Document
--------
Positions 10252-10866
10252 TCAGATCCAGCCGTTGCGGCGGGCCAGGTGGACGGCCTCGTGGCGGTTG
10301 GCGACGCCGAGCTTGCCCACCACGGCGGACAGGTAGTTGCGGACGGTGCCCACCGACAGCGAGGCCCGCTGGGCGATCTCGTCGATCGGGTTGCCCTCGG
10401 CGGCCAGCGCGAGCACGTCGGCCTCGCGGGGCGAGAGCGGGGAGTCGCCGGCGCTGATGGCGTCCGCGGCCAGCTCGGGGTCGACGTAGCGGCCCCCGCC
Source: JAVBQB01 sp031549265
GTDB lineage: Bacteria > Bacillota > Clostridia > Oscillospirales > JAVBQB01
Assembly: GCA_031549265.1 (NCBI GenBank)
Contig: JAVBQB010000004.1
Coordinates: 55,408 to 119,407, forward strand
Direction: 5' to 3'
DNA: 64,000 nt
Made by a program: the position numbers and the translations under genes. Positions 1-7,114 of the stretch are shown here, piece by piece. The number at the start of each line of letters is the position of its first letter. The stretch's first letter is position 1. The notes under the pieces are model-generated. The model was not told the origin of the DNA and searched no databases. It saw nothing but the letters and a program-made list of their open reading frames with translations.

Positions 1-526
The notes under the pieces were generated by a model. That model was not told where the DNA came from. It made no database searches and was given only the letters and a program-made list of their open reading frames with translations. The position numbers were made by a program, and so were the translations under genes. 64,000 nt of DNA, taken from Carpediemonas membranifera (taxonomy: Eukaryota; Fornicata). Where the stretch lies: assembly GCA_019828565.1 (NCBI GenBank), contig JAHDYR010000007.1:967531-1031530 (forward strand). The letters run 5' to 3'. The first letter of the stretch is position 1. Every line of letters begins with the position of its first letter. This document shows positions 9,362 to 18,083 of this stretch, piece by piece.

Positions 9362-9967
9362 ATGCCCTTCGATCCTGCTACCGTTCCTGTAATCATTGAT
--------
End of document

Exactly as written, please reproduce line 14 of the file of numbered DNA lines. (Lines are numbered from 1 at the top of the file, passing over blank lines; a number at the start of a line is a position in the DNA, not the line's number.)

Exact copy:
The notes under the pieces were generated by a model. That model was not told where the DNA came from. It made no database searches and was given only the letters and a program-made list of their open reading frames with translations. The position numbers were made by a program, and so were the translations under genes. 64,000 nt of DNA, taken from Carpediemonas membranifera (taxonomy: Eukaryota; Fornicata). Where the stretch lies: assembly GCA_019828565.1 (NCBI GenBank), contig JAHDYR010000007.1:967531-1031530 (forward strand). The letters run 5' to 3'. The first letter of the stretch is position 1. Every line of letters begins with the position of its first letter. This document shows positions 9,362 to 18,083 of this stretch, piece by piece.